Dutcher asked what happened to those lease agreements if the company sold the lease to another company in a few years.

Snyder reiterated Apex develops, constructs and operates wind farm facilities. They do seek outside financiers to provide funding for the project.

“But, the lease terms we negotiate with landowners are binding throughout the life of the project,” Snyder said. 

Wendell Wilson, 6th District commissioner, asked about noise from turbines, a concern raised by residents at the April commission meeting.

Snyder said the company evaluates noise impact on homes, with a company-imposed limit of 40 decibels in any home — about the level of sound produced by a home HVAC unit. There are only two homes within the project site of 1,800 acres. 

“As you move further out to Fairfield Glade — 1,000 feet up is where you have those 40 decibels — I think the closet part is two miles. The decibel impact in those areas would be considerably smaller than our internal standards for decibel impact,” Snyder said.

Wilson also questioned the aesthetics of wind turbines, which some residents have said would be unsightly. Snyder noted aesthetics is a subjective issue where some people like the look of wind turbines while others do not.

However, the company has performed visual impact analysis that will be shared with the community June 1, with public meetings set in Crab Orchard and Fairfield Glade. 

“We picked points throughout Crab Orchard, Fairfield and throughout Cumberland County, to show the visual impact,” Snyder said.

During the business portion of the meeting, the commission approved the following budget amendments: 

•Increasing revenue from donations for the Art Circle Public Library by $185 and increasing expenditures by the same amount in other charges. David Gibson, 4th District commissioner, moved to approve the budget resolution, supported by Tim Claflin, 8th District commissioner. It was unanimously approved.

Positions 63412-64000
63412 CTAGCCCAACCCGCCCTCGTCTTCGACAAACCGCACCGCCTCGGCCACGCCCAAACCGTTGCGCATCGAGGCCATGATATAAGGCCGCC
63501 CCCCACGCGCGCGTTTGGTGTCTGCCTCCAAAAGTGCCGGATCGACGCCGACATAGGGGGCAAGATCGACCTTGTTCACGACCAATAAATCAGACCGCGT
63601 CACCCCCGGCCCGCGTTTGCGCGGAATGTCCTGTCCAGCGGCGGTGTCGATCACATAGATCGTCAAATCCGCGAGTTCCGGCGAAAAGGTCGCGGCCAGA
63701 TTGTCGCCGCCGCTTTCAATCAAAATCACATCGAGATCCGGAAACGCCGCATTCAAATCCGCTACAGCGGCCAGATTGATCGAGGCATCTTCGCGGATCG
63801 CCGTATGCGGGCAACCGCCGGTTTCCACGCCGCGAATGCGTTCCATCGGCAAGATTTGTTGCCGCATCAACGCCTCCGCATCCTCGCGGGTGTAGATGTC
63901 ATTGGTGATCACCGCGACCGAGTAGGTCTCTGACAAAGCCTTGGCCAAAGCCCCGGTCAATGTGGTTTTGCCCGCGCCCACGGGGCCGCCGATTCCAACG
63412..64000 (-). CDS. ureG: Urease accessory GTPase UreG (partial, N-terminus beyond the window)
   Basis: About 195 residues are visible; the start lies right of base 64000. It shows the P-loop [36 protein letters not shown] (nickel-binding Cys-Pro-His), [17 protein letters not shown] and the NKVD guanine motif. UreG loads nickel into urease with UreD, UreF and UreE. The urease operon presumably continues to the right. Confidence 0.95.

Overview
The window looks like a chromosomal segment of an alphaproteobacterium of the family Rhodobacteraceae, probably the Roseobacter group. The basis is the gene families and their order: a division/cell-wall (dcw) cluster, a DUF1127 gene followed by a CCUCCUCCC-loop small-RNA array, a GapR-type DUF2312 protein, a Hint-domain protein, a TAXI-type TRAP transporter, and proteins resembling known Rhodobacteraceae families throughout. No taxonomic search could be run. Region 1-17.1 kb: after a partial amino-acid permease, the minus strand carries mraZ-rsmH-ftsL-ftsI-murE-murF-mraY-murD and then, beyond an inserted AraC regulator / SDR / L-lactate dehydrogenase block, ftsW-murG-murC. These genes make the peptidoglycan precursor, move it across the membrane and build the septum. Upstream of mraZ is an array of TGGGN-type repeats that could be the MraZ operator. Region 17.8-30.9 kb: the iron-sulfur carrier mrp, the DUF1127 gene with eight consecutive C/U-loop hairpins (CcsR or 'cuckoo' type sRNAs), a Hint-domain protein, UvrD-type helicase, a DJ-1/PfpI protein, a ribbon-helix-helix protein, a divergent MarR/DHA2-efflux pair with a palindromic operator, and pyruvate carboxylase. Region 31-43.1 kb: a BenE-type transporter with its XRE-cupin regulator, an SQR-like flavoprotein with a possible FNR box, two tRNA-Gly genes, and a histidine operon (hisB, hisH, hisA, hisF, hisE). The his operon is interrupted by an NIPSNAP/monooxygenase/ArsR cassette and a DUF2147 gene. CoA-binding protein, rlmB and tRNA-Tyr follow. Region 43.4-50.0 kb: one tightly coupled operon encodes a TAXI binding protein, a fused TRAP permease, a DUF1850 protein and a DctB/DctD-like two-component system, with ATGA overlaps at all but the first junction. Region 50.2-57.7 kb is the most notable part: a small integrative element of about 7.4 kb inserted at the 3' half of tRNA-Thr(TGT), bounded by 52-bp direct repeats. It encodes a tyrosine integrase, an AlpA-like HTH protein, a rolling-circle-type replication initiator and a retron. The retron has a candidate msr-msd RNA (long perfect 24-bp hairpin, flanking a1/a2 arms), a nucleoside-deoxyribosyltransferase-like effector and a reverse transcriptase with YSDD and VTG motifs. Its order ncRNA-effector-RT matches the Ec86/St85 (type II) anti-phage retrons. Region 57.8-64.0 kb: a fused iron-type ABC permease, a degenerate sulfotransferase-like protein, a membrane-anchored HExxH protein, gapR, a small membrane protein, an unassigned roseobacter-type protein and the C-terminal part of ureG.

•Increasing revenue for donations for the Cumberland County Archives and Family Heritage Center $200 and increasing expenditures by the same amount. David Hassler, 3rd District commissioner, moved to approve. The motion was supported by Sonya Rimmer, 8th District commissioner, and unanimously approved. 

•Decreasing expenditures in part-time personnel for the Cumberland County Election Commission by $3,000 and decreasing expenditures for election workers by $3,600 and increasing expenditures for maintenance and repair $6,600. Funds will be used to replace carpet in the office. The motion was unanimously approved following a motion by Rimmer, supported by Claflin.

The commission also unanimously approved a resolution to extend its contract with the state’s Department of Mental Health by one year following a motion by Terry Carter, 6th District commissioner, and supported by Claflin.

The commission also approved a license agreement between the county and the Tennessee Department of Environment and Conservation. The resolution was unanimously approved following a motion by Rimmer, supported by Claflin.

In other business, the Cumberland County Beer Board approved an on-remises permit for the Catholic Social Club of Cumberland County, 2892 Hwy. 70 E. The permit is simply a name change for what has been the Knights of Columbus grounds.

Heather Mullinix is assistant editor of the Crossville Chronicle. She covers schools and education in Cumberland County. She may be reached at